An herbal combination product containing primrose has been used in people with sinus inflammation. Additional high quality research in this area is needed.
Scale-like dry skin (ichthyosis vulgaris)
Early research with evening primrose oil reports a lack of benefit for treating scale-like dry skin. However, additional studies are needed to confirm this conclusion.
Skin conditions (cellulite)
A combination product containing EPO has had conflicting results for cellulite reduction. Well-designed studies on EPO alone are needed before conclusions can be drawn.
Studies have described the effects of individuals receiving EPO after consuming alcohol and in people with alcoholism. However, well-designed studies evaluating EPO alone are lacking. Additional research is warranted before a conclusion may be made.
Research has demonstrated a lack of efficacy for evening primrose oil (EPO) in people with asthma. Further research is needed to confirm this conclusion.
Attention deficit hyperactivity disorder (ADHD)
Several studies show a lack of benefit from evening primrose oil in treating ADHD. Further research is needed to confirm this conclusion.
In human research, evidence of benefit following GLA (a component of EPO) supplementation was lacking in individuals with hepatitis B. Additional study is needed in this area.
Infant development / neonatal care
In infants, various effects on fatty acid levels have been described with EPO and fish oil. However, well designed research evaluating EPO alone is still warranted.
Menopause (flushing/bone metabolism)
Some research reports a lack of evidence that EPO is useful for menopause symptoms, such as flushing and bone mineral density. A combination EPO essential oil and massage may reduce blood pressure. Additional study is needed in this area.
Pre-menstrual syndrome (PMS)
EPO is widely used internationally by women for symptoms of premenstrual syndrome (PMS) and premenstrual dysphoric disorder (PMDD). According to some experts, EPO is regarded as an effective treatment for PMS symptoms. However, evidence is conflicting with studies showing a lack of benefit. Additional research is needed in this area.
Psoriasis (skin disorder)
Initial research lacks a benefit from EPO for psoriasis treatment. Some studies have been done in combination with fish oil, and the effects of EPO alone are unclear. More well-designed trials are needed before a conclusion can be drawn.
Results from most studies do not support EPO use for schizophrenia. Additional well-designed clinical trials are needed.
*Key to grades:
A: Strong scientific evidence for this use;B: Good scientific evidence for this use; C: Unclear scientific evidence for this use;D: Fair scientific evidence against this use (it may not work);F: Strong scientific evidence against this use (it likely does not work).
For full grading rationale, click here.
Uses based on tradition or theory
The below uses are based on tradition or scientific theories. They often have not been thoroughly tested in humans, and safety and effectiveness have not always been proven. Some of these conditions are potentially serious, and should be evaluated by a qualified health care professional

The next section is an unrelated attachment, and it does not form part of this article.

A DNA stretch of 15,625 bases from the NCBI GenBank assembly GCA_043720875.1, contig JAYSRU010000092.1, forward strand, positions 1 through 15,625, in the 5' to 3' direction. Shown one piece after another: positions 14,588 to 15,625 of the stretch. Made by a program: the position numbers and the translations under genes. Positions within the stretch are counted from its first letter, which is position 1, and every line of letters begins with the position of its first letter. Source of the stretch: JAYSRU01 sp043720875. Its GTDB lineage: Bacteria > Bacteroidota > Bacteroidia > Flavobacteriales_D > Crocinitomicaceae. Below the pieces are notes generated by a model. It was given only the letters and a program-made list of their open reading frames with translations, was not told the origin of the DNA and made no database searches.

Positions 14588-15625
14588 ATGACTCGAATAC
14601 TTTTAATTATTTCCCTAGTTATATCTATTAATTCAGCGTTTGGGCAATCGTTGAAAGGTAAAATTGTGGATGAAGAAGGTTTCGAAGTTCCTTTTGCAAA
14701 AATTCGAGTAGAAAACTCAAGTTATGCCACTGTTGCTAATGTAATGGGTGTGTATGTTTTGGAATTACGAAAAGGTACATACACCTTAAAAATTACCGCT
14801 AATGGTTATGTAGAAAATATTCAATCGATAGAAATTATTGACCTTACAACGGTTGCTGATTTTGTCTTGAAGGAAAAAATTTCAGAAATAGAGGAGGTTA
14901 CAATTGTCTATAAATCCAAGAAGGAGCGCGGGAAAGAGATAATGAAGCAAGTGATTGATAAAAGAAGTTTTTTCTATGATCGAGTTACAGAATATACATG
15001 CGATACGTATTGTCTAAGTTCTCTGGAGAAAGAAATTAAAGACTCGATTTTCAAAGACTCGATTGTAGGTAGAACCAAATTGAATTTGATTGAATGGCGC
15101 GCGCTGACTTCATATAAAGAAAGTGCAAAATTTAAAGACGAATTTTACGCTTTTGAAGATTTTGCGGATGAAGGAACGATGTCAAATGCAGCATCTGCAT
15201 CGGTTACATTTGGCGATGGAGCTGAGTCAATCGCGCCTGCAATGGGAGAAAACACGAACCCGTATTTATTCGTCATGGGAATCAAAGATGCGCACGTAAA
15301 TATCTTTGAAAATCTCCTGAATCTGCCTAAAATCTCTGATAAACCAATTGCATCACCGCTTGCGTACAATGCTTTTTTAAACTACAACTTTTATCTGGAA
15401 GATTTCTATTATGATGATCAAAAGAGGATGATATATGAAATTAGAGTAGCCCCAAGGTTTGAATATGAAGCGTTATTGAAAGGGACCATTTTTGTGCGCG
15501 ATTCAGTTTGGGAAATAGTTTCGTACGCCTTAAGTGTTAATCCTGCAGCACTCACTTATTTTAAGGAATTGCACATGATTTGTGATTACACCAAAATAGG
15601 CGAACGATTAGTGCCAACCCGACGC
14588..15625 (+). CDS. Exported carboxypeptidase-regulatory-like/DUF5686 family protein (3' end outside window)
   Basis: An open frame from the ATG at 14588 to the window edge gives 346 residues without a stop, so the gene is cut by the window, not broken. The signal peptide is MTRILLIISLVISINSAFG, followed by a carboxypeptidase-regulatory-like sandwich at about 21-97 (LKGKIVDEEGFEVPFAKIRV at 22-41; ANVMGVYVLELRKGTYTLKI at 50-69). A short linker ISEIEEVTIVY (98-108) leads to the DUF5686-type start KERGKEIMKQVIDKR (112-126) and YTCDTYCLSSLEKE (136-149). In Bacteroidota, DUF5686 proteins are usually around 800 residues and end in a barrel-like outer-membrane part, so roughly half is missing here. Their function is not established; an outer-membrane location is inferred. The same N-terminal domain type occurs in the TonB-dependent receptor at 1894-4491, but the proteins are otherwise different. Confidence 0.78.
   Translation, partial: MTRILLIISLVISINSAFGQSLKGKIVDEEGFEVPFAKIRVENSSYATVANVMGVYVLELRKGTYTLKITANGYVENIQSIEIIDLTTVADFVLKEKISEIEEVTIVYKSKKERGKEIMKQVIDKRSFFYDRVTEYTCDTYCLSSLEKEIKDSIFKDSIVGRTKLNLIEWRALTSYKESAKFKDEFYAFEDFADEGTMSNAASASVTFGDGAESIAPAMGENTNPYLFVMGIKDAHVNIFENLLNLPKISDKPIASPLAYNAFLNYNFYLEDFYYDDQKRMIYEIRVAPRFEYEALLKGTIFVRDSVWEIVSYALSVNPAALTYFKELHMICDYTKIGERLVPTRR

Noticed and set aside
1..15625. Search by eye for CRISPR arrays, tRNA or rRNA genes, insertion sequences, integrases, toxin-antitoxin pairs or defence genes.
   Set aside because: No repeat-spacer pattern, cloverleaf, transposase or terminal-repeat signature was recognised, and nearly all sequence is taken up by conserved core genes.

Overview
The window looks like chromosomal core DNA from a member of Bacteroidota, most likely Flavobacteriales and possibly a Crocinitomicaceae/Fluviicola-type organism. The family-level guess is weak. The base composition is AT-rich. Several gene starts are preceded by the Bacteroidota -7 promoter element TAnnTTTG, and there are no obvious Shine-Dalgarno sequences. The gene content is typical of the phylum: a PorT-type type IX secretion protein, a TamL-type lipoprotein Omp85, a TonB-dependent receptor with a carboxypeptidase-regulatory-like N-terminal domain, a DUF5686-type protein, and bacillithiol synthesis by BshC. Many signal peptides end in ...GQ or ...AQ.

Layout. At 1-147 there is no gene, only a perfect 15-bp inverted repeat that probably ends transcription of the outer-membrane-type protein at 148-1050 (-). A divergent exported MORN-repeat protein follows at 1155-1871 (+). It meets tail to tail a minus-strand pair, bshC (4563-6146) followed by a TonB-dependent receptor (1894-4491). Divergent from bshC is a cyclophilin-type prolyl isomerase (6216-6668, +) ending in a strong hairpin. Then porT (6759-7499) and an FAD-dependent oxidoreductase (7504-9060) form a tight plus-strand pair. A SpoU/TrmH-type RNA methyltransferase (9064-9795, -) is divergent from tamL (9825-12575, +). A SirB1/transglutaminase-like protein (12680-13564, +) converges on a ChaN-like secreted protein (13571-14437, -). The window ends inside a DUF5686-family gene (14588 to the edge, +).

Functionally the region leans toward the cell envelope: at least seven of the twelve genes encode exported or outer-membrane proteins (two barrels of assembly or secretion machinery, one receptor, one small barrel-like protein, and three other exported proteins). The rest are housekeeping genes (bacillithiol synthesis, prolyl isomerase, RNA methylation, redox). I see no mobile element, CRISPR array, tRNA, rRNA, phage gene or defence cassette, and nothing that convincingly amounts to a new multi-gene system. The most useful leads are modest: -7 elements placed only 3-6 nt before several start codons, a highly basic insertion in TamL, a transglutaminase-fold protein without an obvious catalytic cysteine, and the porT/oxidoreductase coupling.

Acne, acute respiratory distress syndrome (lung condition), anti-aging, antioxidant, bladder disturbances, blood clot prevention, bruises (topical), cancer, cancer prevention, chemical sensitivities (multiple), chemotherapy induced nausea and vomiting, chemotherapy-induced neuropathy (nerve damage), clogged arteries, common cold treatment (symptomatic relief), cystic fibrosis, depression, dry skin, fertility, gastritis (stomach inflammation), gastrointestinal disorders, hangover remedy, headache, hemorrhoids, high blood pressure, inflammation, itching, kidney disease, lupus, mental illness, migraine, pain, postpartum depression, osteoarthritis, scleroderma (skin hardening), Sjogren's syndrome (dry eyes and mouth), skin cancer, skin conditions (in dialysis patients), stomach ulcer, tumors (noncancerous breast tumors/fibroadenomas), urolithiasis (urinary tract stones), vision (acuity), whooping cough, wound healing (poultice).
The U.S. Food and Drug Administration does not strictly regulate herbs and supplements. There is no guarantee of strength, purity or safety of products, and effects may vary. You should always read product labels. If you have a medical condition, or are taking other drugs, herbs, or supplements, you should speak with a qualified healthcare professional before starting a new therapy. Consult a healthcare professional immediately if you experience side effects.
Most herbs and supplements have not been thoroughly tested for interactions with other herbs, supplements, drugs, or foods. The interactions listed below are based on reports in scientific publications, laboratory experiments, or traditional use. You should always read product labels. If you have a medical condition, or are taking other drugs, herbs, or supplements, you should speak with a qualified healthcare professional before starting a new therapy.
Natural Standard developed the above evidence-based information based on a systematic review of the available scientific articles. For comprehensive information about alternative and complementary therapies on the professional level, go to www.naturalstandard.com. Selected references are listed below.